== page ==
Ideas tend to be fleeting but, as the only food source with no known shelf life, honey quite literally lasts a lifetime. Aiming to combine the two and, in doing so, live up to its name, NYC-based agency Chandelier Creative set up a Montauk retreat to farm fresh honey, and give employees a place to go for rest, relaxation and inspiration. Presenting a new kind of bohemian enclave, Chandelier's beautifully appointed, multipurpose Surf Shack fosters morale from within, while productively churning out an actual product for a whole new way of marketing itself.
As the son of Australian honey farmers, Chandelier founder Richard Christiansen outfitted his digs with the proper authority, hand-selecting a range of coastal flowers native to Montauk to ensure his bees would produce a special kind of honey. For the Surf Shack he chose an array of black-eyed Susans, honeysuckle and echinacea and, much like he did with the Shack's carefully decorated interior, Christiansen built and painted a custom hive to befit the Chandelier bees. "Making honey is a true labor of love" he explains. "My family has always said that happy bees make sexy honey. And the same is true for creatives."
With a keen eye and trained tongue, Christiansen describes the honey as slightly lighter in color than most, due to the native Montauk nectar, with a taste that's "very soft and gentle," but "a little salty, too." Packaged by members of the Chandelier Creative team, the honey is gifted to every weekend visitor, be it boyfriend, girlfriend, client or friend as a sweet reminder to keep creating with the dedication and vigor of a honey bee.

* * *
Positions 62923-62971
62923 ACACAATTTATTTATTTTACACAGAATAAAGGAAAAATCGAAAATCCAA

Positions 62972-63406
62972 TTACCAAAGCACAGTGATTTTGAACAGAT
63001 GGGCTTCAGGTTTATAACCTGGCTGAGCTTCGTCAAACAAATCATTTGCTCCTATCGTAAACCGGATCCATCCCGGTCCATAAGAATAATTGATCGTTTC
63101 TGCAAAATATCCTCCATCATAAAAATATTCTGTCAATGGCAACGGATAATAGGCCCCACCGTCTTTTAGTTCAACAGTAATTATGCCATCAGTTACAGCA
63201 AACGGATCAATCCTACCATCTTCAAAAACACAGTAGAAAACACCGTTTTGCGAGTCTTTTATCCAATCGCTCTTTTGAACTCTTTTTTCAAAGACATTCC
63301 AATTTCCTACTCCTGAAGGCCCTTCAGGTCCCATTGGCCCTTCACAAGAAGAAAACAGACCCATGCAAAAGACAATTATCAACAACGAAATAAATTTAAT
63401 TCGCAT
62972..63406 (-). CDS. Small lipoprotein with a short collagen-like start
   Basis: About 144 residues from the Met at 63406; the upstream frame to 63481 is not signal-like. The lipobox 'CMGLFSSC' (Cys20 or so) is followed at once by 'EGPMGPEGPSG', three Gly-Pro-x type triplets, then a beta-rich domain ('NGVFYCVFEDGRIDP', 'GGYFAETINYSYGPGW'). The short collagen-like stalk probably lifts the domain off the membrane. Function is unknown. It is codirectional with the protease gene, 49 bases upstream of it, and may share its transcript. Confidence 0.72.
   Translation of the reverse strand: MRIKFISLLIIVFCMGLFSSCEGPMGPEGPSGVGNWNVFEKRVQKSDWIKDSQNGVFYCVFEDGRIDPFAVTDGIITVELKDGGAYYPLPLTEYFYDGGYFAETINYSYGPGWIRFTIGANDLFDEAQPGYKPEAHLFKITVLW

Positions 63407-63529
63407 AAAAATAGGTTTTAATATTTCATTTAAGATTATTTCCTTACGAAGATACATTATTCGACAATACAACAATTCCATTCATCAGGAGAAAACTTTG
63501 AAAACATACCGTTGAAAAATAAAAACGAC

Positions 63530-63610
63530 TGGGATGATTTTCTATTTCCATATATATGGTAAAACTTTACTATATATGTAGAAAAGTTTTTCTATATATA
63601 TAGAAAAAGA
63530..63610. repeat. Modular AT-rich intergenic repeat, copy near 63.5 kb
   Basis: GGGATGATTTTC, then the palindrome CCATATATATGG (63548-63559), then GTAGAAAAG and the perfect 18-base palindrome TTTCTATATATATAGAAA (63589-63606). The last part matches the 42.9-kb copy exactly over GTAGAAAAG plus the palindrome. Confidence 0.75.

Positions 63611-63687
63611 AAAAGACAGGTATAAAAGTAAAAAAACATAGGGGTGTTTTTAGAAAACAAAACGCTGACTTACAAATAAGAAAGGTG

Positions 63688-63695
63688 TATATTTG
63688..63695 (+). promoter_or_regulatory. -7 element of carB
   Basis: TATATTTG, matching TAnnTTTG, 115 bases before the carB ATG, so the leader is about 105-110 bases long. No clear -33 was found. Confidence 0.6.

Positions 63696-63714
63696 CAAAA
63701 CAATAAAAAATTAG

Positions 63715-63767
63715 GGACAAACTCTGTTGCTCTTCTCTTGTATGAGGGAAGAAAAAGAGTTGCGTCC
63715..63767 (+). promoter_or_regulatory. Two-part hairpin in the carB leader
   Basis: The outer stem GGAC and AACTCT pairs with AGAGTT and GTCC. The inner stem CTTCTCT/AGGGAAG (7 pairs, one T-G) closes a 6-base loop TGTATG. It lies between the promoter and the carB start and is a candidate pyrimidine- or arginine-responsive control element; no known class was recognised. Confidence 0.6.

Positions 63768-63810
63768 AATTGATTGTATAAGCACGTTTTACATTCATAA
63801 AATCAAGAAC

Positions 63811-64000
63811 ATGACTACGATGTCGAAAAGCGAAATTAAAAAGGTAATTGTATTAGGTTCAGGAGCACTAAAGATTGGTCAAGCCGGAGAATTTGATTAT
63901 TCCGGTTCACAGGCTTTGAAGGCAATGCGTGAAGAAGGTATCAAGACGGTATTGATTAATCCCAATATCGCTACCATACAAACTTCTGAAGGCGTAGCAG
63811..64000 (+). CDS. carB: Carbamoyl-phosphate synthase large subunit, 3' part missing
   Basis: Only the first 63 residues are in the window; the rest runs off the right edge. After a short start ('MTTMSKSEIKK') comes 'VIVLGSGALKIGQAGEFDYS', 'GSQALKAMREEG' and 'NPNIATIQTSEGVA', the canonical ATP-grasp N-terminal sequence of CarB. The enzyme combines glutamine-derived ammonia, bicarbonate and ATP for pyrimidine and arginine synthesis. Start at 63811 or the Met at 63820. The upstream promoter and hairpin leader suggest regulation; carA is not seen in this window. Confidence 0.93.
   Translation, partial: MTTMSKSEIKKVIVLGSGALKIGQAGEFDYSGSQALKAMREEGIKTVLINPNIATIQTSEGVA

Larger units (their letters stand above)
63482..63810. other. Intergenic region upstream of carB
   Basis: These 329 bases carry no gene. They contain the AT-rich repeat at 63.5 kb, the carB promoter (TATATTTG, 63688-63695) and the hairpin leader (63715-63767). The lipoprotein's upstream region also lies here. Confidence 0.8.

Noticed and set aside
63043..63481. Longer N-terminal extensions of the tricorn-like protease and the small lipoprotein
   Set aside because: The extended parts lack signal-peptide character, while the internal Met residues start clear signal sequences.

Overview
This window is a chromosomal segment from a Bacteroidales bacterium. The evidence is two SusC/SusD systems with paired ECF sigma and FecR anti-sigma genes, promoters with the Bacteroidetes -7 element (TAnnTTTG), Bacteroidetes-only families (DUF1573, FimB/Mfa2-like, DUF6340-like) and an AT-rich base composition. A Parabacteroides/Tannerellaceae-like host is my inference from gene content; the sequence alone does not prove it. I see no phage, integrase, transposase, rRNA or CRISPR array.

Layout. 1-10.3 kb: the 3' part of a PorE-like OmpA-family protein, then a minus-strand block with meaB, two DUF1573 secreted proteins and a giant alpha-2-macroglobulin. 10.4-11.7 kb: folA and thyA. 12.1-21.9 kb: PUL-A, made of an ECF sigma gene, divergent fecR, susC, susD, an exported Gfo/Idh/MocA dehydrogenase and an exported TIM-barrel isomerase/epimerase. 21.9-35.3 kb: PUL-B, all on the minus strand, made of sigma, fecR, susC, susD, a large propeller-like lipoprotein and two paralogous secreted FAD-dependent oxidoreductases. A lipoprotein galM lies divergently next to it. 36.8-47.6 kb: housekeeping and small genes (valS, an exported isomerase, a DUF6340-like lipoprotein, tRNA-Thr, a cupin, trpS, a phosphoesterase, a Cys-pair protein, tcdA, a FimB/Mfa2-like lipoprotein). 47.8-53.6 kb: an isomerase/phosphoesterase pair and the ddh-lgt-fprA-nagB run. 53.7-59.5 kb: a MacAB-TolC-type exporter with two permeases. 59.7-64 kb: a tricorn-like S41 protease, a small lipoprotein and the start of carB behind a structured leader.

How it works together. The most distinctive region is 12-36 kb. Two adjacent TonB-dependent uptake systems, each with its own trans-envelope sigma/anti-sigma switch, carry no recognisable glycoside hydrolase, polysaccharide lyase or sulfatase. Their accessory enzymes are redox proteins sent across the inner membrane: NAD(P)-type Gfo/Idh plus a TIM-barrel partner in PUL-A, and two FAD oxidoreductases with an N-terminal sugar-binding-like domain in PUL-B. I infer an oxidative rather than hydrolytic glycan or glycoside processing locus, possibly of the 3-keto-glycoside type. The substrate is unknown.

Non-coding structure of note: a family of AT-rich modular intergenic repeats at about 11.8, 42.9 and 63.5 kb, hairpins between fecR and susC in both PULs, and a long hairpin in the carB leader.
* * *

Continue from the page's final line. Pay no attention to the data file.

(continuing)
Throughout the 2011 summer the unique blend of flora led the Chandelier bees to produce an end-of-season surplus of 300 jars, of which some 75 are still available. The remaining jars can be purchased exclusively through the Chandelier Creative online shop, along with a rotation of "special collaborations with our favorite people." Chandelier Creative aims to re-open the Surf Shack in May with the addition of chickens and vegetables, likely to help continue the expansion of the Chandelier brand from the ground up.